Thursday, April 9, 2009

In The Answers Are The Questions! In The Solutions Are The Problems!

Back in the 80’s, when interest rates on bank loans were sky high, I experienced a dark period in the early life of my Gallery. I recall spending night after sleepless night and day after stress-filled day searching for ways to pay off a two hundred thousand dollar loan that was (fast) coming due. It was a most uncomfortable time for my fledgling business and for me! I was a foolish young woman intent on the pursuit of “a highly improbable fantasy”--or so I was told by many a would-be expert. Yes, I risked expensive money on a dream that was not based on super sound financial thinking. And yes, I was a naïve, cockeyed optimist---willing to live with whatever consequences came my way. Daily, I chased wild fears from my thoughts. Nightly I counted them like so many sheep: abject failure, humiliation, banishment, bankruptcy, public embarrassment, disappointed children, loss of friends, debtors’ prison…
During one of those dark days (and there were many), my friend Deirdre, a single mother raising two small boys alone, called me in a panic. She was completely and utterly distraught because she owed five hundred dollars and she didn’t have it and she didn’t know how to get it…I tried to comfort her with my much larger tale of woe—to no avail, I’m sure.
That night I spoke to a successful businessman, a savvy mentor of mine. I told him about my friend who was worried about her measly five hundred dollar debt. I made light of it---comparing it to the far more serious situation of my frighteningly significant two hundred thousand dollar debt. The businessman looked at me with a knowing smile. After a long pause, he confessed that he owed two and a half million dollars and he didn’t know where to find it. He needed it by the end of the following week!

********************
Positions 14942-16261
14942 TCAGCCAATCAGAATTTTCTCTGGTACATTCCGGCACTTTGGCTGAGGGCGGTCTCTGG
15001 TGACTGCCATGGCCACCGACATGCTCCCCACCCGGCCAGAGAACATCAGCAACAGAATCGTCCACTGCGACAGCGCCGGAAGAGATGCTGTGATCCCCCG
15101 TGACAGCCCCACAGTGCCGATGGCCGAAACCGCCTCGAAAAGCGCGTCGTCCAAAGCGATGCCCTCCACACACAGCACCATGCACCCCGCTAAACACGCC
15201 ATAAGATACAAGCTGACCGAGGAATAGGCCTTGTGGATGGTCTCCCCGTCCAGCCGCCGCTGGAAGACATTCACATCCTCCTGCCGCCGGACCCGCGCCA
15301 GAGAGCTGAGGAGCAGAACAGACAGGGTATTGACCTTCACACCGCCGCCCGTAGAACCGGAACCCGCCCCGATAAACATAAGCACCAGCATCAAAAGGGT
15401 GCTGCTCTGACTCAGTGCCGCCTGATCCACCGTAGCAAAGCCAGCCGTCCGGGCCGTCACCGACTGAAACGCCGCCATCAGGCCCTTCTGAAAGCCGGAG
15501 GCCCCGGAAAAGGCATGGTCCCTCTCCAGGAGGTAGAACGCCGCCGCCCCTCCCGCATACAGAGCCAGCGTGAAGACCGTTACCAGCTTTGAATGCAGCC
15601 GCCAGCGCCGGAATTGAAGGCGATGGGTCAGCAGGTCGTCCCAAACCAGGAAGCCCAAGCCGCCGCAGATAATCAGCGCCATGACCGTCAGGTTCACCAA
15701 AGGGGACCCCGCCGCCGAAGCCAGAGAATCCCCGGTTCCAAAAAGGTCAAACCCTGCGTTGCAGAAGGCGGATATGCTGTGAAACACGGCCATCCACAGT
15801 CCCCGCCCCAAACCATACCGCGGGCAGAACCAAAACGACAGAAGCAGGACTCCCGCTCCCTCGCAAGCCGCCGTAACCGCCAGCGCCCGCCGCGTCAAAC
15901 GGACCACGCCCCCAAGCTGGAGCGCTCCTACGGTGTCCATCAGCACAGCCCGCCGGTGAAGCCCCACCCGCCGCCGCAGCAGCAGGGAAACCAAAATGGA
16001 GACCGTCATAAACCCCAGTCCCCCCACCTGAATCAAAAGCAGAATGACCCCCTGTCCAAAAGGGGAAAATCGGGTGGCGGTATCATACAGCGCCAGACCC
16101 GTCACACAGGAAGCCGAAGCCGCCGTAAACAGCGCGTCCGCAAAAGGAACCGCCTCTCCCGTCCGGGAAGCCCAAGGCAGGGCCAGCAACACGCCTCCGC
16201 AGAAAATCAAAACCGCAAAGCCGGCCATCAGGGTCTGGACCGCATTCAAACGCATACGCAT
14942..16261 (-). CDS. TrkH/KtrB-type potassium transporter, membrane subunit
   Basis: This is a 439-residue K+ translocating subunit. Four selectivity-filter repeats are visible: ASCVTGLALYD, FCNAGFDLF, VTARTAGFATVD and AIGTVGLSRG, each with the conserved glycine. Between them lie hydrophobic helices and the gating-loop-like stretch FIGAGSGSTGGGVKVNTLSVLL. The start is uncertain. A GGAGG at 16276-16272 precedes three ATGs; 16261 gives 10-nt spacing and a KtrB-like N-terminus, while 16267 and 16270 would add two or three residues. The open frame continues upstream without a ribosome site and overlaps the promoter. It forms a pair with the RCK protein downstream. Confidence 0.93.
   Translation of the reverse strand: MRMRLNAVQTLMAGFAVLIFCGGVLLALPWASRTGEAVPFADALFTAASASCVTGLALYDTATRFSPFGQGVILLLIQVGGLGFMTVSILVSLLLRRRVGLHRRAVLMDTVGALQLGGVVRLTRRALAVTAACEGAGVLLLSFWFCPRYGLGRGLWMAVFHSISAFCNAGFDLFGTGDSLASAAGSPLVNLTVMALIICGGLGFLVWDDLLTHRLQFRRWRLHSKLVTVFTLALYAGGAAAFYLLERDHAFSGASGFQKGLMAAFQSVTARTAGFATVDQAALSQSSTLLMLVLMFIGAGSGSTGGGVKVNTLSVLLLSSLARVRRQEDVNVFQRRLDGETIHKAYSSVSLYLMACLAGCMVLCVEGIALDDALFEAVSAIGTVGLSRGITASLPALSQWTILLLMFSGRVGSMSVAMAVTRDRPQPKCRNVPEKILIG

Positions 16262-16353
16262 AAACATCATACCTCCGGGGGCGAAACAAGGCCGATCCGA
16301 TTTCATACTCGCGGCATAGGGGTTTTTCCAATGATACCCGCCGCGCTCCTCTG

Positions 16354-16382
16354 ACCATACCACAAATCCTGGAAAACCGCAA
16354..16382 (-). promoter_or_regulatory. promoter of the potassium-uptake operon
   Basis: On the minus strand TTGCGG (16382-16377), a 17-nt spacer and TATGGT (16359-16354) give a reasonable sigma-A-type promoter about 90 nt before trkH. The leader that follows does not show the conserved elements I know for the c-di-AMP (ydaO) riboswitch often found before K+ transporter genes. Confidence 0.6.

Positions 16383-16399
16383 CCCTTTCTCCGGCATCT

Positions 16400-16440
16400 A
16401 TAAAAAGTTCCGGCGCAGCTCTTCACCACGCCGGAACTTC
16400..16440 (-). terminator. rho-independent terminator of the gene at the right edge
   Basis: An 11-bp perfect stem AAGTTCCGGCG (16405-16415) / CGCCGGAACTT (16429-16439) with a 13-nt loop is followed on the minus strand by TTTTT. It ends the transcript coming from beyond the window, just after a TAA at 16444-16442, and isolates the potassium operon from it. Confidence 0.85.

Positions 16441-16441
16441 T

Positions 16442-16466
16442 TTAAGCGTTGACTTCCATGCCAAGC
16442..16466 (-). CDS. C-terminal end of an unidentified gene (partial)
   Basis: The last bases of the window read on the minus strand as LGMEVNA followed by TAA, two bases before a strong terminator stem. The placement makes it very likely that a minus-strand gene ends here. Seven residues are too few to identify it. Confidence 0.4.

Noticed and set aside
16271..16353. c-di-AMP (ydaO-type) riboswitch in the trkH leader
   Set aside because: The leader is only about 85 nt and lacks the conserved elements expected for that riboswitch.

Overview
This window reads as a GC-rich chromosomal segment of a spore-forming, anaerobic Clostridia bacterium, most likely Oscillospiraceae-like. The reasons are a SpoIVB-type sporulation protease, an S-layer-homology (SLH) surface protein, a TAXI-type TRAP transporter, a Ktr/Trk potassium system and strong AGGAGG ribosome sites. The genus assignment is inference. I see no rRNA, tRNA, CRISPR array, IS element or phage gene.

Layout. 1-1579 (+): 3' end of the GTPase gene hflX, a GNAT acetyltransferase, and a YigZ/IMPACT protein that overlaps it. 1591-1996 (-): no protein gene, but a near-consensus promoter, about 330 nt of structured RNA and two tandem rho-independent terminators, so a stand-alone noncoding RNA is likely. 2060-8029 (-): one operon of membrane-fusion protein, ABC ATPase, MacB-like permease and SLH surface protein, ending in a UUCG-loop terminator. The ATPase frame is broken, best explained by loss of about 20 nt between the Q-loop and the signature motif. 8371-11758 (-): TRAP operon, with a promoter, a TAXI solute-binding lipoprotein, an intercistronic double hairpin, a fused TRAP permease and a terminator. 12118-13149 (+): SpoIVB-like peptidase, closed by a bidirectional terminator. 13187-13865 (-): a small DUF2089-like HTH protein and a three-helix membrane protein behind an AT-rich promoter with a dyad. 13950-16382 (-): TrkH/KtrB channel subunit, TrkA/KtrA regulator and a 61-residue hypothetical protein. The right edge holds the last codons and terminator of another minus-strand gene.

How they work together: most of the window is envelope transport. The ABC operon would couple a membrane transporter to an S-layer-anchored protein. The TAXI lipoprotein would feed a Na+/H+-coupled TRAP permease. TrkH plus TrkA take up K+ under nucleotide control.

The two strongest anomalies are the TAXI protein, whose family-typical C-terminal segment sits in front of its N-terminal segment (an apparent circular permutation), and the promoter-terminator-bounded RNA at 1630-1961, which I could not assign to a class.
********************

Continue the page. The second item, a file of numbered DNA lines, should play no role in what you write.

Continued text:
And…then I got it!
It’s all relative! The nervousness, the sleepless nights, the fears, the impending embarrassment…it is all the same. If a young single mother owes five hundred dollars and can’t pay it, it’s no less disturbing to her than owing two hundred thousand dollars is to a struggling, inexperienced entrepreneur who doesn’t have it and doesn’t know how to find it. Moreover, the mature investor, caught in a two point five million dollar money bind, is surely not experiencing any greater anxiety than the aforementioned.
It’s all relative!
But not particularly comforting!

This, I think, is how it is now---now, in the economic weirdness that is 2009:
Banks aren’t lending. Workers are struggling. Small businesses are in trouble. Newspapers are folding. (no pun intended) Restaurants are closing. Automobile plants are shutting down. Investment firms are laying off workers. Real estate is soft. Rich people aren’t buying art.
Where is the money? Where did it go? When will it come back? Will any of it come my way? How will I keep my commitments? How will you keep yours? Who (or what) is in charge? What can I do to alleviate my own quiet anxiety? Can I (possibly) assuage the anxiety (I see it on the faces, I hear it in the voices) of the people I meet? What would make me think I could? Why do I have so much? How can I lighten my footprint on the planet? Why are people mean? Who are the fear mongers? How can we disappear them? Why is my country still funding evil war machines? Is this what God intended? Maybe there is no God. How did it all begin? Where and when and how will it end?
And what’s all this about a “new paradigm”???
In The End Is The Beginning…

1 comment:

  1. The models have changed. We're still doing still life and the world has slid into Salvador Dali and is digging it. I've decided the only thing I can do is support my friends with words.